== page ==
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Well I guess I just disagree. Using ketamine means starting a sedation
protocol. Means making a nurse take an hour or more out of her shift to get
pt ready, monitor and recover. It means filling out the sedation monitor
forms for me and her. TO the contrary giving midazolam is only anxiolysis
and does not invoke the same rules and regulations that moderate sedation
with K does. 

I would rather forgo the LP than argue with parents as to whether their
child's crying should make me stop. 

I guess I wonder if the child is awake enough to resist an LP enough to
scream and make moderate sedation necessary, how necessary is the LP? 
How many times have you performed an LP that required sedation to find
meningitis or subarachnoid hemorrhage that was not seen on CT?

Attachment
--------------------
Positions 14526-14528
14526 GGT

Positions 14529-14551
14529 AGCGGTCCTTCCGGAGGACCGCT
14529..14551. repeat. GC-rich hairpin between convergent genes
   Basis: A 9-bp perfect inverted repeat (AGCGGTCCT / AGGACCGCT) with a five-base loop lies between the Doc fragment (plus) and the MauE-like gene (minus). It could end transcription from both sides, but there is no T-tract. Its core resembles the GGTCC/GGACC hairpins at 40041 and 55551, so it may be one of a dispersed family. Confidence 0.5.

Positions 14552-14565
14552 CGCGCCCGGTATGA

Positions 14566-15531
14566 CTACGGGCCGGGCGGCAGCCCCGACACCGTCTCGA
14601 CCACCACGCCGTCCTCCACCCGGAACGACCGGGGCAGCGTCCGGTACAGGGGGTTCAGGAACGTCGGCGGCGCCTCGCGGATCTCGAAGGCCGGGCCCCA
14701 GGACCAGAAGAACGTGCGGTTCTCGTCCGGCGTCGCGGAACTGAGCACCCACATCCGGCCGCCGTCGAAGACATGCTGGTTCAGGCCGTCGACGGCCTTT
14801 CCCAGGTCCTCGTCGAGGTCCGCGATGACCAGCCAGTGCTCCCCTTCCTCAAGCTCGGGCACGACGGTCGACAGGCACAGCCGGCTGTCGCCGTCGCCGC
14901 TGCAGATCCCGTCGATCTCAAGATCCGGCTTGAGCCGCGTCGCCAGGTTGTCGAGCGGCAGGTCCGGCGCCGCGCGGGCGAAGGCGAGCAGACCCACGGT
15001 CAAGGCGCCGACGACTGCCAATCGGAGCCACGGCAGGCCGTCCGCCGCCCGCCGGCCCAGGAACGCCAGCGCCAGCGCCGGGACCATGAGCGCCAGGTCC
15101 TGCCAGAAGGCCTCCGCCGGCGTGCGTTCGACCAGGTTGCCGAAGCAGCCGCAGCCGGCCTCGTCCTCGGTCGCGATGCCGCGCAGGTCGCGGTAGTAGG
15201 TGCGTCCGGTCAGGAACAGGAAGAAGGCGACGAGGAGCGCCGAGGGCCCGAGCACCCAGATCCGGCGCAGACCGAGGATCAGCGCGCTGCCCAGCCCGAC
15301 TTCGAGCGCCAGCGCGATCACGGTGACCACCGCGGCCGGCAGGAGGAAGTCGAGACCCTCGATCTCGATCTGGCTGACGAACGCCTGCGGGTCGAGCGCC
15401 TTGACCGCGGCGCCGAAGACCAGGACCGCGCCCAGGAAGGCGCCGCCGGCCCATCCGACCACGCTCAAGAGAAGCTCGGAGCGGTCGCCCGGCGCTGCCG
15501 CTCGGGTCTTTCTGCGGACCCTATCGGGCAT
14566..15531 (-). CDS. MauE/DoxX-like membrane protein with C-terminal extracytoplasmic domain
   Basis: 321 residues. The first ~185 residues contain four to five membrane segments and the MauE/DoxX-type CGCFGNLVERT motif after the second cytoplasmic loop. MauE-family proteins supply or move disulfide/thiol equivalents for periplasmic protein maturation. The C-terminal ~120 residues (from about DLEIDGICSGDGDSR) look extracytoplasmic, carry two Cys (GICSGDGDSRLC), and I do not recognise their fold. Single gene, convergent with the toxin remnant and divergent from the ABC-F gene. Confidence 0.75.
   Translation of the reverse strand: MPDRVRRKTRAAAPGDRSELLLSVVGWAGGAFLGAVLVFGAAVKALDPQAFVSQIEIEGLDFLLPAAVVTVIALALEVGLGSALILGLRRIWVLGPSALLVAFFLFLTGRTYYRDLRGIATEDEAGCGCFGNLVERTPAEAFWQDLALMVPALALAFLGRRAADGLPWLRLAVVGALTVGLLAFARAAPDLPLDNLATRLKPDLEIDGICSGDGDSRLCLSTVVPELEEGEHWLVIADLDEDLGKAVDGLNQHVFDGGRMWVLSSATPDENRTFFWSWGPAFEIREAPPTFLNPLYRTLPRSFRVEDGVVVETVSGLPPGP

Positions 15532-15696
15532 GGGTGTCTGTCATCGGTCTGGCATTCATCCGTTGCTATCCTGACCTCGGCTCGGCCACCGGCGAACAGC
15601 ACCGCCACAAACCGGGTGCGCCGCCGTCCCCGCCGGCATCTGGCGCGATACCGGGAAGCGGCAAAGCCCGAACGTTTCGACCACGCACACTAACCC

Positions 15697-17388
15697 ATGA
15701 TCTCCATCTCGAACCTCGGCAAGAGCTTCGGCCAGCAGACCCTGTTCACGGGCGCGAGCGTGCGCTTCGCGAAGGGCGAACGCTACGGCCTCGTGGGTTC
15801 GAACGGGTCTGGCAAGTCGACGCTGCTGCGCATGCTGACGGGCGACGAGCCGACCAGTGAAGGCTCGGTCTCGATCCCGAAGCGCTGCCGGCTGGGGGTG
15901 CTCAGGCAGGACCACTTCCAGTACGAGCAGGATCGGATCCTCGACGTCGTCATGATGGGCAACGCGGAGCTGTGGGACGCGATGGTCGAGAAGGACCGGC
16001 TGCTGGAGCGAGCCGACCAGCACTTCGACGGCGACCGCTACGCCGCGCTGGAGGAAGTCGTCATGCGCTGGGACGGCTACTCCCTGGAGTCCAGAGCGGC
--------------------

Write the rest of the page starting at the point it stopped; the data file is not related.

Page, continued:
KMHO,

Marty

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Pediatric Emergency Specialists, P.C.
Martin Herman, M.D.,FAAP,FACEP
President
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-----Original Message-----
From: Pediatric Emergency Medicine Discussion List
[mailto:[log in to unmask]] On Behalf Of Dr Saeed Alobeidani
Sent: Monday, February 11, 2008 5:19 AM
To: [log in to unmask]
Subject: Re: ketamine for LP in ER

Thanks to all,
Medazolam is good to keep child sedated but there is the risk of paradoxical

excitation and decrease respiratory efforts after procedure.

ketamine has analgesic  and amnesic effect.
Having no problem with doing the procedure doesn't mean the child and 
parents are satisfied about it.
We had instance of parents refusing to continue the procedure because of 
child's continous crying.
ketamine will be the drug of choice to  keep everybody happy.

In Advanced PEM conference in NY last year there was a talk that argued 
about the scientific basis of not using ketamine for head injury pt.


Saeed Alobeidani
Royal hospital

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